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The Ties That Bind

ae leadThe fourth annual ‘Looking Left’ dance festival is all about connections

What is connection? Is it tweeting and pinning and updating our friends with what we ate for breakfast? Is it a bond that occurs between people? Or is it a feeling that comes from within? The connection generated through dance is the theme explored at Motion Pacific’s upcoming showcase, “Looking Left.”

The festival, which takes place April 11-12, features performances of postmodern, contemporary and avant-garde dance. In addition, local dancers and members of the community without prior dance experience are invited to attend a series of workshops on April 11 as a part of the festival.

The brainchild of Cid Pearlman—local choreographer and co-producer of “Looking Left”—the festival is a collaboration of artists from Santa Cruz, the Bay Area, and as far afield as Los Angeles, created with the intention of exposing audiences to the innovative work of emerging and mid-career artists.

“I was interested in making a festival where I could bring artists whose work I was really excited about from outside Santa Cruz to the area, and then also introduce them to those audiences,” Pearlman says. “It’s a cross-pollinization of smart, creative rigorous dance that is engaging with big ideas.”

Each artist will perform for between five and 15 minutes, and explore themes as diverse as how feedback from others affects one’s artistic choices, and the relationship between mind and body and how it affects movement within our environment.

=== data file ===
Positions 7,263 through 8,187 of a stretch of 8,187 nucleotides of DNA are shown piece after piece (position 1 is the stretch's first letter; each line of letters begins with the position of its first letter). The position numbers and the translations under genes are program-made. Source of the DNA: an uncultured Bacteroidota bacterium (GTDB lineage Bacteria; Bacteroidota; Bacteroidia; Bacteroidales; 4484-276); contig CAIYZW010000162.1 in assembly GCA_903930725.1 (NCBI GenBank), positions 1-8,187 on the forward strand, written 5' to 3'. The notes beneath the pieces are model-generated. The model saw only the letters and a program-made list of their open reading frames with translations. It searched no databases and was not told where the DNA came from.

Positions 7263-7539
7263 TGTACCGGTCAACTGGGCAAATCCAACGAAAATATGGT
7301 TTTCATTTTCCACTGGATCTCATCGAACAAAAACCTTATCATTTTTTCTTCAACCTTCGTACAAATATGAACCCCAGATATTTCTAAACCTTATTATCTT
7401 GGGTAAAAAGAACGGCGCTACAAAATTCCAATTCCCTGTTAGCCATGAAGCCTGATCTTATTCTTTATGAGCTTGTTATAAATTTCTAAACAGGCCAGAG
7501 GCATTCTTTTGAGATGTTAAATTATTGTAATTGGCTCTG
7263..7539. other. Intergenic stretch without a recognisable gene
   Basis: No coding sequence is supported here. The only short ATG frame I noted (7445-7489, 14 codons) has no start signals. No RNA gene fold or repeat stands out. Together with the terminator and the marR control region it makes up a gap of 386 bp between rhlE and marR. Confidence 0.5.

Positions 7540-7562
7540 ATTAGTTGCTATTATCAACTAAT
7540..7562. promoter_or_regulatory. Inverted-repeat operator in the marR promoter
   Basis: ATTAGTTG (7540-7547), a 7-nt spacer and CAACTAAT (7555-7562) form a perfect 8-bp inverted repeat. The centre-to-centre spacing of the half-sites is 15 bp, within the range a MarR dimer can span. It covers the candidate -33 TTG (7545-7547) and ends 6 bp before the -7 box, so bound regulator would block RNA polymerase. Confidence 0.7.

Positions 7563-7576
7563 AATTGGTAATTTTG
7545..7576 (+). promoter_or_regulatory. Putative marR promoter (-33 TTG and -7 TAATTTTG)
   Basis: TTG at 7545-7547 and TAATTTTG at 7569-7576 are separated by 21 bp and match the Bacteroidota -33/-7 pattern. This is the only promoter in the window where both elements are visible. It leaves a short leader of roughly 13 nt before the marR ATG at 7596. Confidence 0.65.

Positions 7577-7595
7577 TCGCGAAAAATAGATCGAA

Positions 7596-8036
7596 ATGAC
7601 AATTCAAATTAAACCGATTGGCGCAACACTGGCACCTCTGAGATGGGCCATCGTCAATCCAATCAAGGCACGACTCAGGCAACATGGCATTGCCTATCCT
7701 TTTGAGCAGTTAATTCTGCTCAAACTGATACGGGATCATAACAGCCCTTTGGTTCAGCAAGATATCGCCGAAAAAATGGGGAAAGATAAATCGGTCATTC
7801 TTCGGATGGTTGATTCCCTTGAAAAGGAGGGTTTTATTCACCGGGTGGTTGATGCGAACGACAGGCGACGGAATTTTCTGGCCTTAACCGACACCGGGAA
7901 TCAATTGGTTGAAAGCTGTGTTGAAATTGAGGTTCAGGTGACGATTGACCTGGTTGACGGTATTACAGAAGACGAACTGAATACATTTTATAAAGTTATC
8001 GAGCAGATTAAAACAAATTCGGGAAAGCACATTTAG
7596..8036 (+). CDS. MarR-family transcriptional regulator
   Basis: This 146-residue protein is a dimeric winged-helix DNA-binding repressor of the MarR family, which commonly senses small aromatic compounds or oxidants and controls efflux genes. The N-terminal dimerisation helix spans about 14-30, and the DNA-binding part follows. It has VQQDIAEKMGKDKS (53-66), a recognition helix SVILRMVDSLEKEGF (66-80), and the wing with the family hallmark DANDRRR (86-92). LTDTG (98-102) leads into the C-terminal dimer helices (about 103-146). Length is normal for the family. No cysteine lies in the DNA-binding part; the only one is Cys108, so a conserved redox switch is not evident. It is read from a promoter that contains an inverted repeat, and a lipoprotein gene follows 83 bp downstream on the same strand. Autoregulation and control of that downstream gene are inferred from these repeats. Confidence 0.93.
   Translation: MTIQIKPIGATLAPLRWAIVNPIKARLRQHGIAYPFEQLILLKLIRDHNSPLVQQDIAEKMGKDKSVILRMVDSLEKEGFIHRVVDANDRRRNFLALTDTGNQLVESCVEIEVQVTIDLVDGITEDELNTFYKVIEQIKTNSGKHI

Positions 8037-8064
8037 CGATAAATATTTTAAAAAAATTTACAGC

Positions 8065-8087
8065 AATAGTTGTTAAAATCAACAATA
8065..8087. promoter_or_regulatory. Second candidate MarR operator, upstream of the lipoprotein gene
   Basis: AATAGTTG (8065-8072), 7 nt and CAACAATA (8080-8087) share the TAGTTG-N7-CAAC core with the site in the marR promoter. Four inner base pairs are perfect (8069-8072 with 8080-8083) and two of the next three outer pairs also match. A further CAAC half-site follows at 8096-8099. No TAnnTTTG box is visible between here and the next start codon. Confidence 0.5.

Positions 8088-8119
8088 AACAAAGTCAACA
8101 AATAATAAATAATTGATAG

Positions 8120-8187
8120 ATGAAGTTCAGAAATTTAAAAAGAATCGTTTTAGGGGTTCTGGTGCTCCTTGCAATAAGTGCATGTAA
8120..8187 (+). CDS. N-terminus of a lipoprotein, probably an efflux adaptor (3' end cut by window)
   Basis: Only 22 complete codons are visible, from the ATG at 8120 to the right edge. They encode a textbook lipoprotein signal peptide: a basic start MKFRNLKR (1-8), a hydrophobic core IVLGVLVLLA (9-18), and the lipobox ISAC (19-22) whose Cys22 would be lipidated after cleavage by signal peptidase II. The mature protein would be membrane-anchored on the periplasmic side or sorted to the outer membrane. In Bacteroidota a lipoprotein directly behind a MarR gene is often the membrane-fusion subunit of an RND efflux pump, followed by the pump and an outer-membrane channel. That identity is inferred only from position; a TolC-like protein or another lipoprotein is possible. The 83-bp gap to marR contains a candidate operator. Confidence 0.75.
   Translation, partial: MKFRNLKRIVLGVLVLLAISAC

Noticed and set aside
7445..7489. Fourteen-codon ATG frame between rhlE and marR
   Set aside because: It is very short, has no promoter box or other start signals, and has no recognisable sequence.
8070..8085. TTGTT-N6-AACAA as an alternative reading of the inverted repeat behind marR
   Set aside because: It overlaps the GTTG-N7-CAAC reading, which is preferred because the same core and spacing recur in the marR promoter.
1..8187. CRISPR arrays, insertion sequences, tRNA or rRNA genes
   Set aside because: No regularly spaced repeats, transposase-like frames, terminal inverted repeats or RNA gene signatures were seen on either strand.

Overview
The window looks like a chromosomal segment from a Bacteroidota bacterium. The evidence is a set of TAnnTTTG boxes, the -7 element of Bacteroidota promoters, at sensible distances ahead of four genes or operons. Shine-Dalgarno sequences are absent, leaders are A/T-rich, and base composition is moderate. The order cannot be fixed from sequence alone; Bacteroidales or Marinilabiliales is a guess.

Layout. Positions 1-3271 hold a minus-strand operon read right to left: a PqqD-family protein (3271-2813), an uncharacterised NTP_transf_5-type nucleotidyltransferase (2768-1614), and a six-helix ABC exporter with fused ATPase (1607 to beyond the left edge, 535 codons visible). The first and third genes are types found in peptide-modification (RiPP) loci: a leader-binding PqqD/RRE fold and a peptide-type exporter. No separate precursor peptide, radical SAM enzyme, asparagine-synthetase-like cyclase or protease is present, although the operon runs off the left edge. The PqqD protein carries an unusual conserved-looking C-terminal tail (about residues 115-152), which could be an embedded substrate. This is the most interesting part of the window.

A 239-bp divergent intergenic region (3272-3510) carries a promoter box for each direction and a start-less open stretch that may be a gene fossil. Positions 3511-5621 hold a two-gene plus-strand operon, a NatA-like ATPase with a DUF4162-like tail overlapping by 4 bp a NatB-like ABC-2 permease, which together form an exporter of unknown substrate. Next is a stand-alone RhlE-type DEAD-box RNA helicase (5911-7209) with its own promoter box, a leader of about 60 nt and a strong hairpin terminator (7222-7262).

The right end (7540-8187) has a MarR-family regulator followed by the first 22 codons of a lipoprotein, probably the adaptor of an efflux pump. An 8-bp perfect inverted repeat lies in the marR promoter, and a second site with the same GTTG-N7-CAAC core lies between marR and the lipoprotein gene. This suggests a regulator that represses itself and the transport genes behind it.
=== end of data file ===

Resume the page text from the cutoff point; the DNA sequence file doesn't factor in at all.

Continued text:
“One of the major themes that all of these artists are interested in is the complicated nature of what it takes to be in the world and in a relationship with other people,” explains Pearlman.

Among the participating artists is award-winning dancer and choreographer Gerald Casel, who will perform “Cragg and Tail”—an excerpt from his upcoming evening-length work, “Visiter,” which will debut at Motion Pacific in May. “The dance asks, ‘do we reside in our bodies, or does the mind allow the body to adapt to its environment? How do we navigate these porous boundaries?’” Casel explains.

Other artists performing in the show are Pearlman herself, Fog Beast, David King, Molly Katzman, Carol McDowell, and Christy Funsch, who was named one of Dance Magazine’s “25 to Watch” in 2014. Funsch’s piece, entitled “Impose Upon Me,” is a self-described dance solo that is interrupted by interfaces with other people.

“‘Impose Upon Me’ stems from a desire to bring conversation with trusted colleagues into my choreographic and performing practices,” says Funsch. “I invited two colleagues to respond to my raw movement beginnings. These responses are now becoming part of the work. ‘Impose Upon Me’ is deliberately thrust out of myself and, as such, is less internal and more relational.” 

What sets the festival apart, according to Pearlman, is the amount of artistic freedom that the performers are offered. “I give the artists a lot of freedom to do what they want,” she says. “So I choose them for who they are and not necessarily the pieces that they’re doing.”

Because the show is experimental in nature, the artists can present each piece in a very personal way. “Their work is very much like their work and not like anybody else’s, and that’s what makes it exciting to me,” Pearlman says. 


The ‘Looking Left’ dance festival will take place at 8 p.m. Friday, April 11 and Saturday, April 12 at Motion Pacific, 131 Front St., Santa Cruz. General: $18/adv, $20/door. Students and seniors: $16/adv, $18/door. For tickets and workshop information, visit motionpacific.com.

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